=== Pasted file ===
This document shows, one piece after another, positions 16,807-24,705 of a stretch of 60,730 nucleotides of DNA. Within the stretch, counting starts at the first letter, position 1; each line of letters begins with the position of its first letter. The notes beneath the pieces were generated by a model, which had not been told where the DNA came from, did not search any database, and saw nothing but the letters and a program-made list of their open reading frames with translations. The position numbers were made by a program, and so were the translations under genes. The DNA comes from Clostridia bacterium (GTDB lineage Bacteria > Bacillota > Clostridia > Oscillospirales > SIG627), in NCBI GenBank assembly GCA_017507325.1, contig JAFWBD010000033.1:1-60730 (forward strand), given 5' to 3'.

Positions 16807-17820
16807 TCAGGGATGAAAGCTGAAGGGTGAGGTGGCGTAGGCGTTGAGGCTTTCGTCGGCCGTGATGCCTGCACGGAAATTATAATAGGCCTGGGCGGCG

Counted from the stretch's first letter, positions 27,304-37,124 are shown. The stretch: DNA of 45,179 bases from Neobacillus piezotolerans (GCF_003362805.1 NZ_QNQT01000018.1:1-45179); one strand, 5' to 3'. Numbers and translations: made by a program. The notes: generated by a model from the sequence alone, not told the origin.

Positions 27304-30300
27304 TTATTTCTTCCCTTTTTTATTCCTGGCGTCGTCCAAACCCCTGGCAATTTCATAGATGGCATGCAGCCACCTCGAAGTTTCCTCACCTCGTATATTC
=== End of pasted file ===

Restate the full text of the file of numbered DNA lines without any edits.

This document shows, one piece after another, positions 16,807-24,705 of a stretch of 60,730 nucleotides of DNA. Within the stretch, counting starts at the first letter, position 1; each line of letters begins with the position of its first letter. The notes beneath the pieces were generated by a model, which had not been told where the DNA came from, did not search any database, and saw nothing but the letters and a program-made list of their open reading frames with translations. The position numbers were made by a program, and so were the translations under genes. The DNA comes from Clostridia bacterium (GTDB lineage Bacteria > Bacillota > Clostridia > Oscillospirales > SIG627), in NCBI GenBank assembly GCA_017507325.1, contig JAFWBD010000033.1:1-60730 (forward strand), given 5' to 3'.

Positions 16807-17820
16807 TCAGGGATGAAAGCTGAAGGGTGAGGTGGCGTAGGCGTTGAGGCTTTCGTCGGCCGTGATGCCTGCACGGAAATTATAATAGGCCTGGGCGGCG

Counted from the stretch's first letter, positions 27,304-37,124 are shown. The stretch: DNA of 45,179 bases from Neobacillus piezotolerans (GCF_003362805.1 NZ_QNQT01000018.1:1-45179); one strand, 5' to 3'. Numbers and translations: made by a program. The notes: generated by a model from the sequence alone, not told the origin.

Positions 27304-30300
27304 TTATTTCTTCCCTTTTTTATTCCTGGCGTCGTCCAAACCCCTGGCAATTTCATAGATGGCATGCAGCCACCTCGAAGTTTCCTCACCTCGTATATTC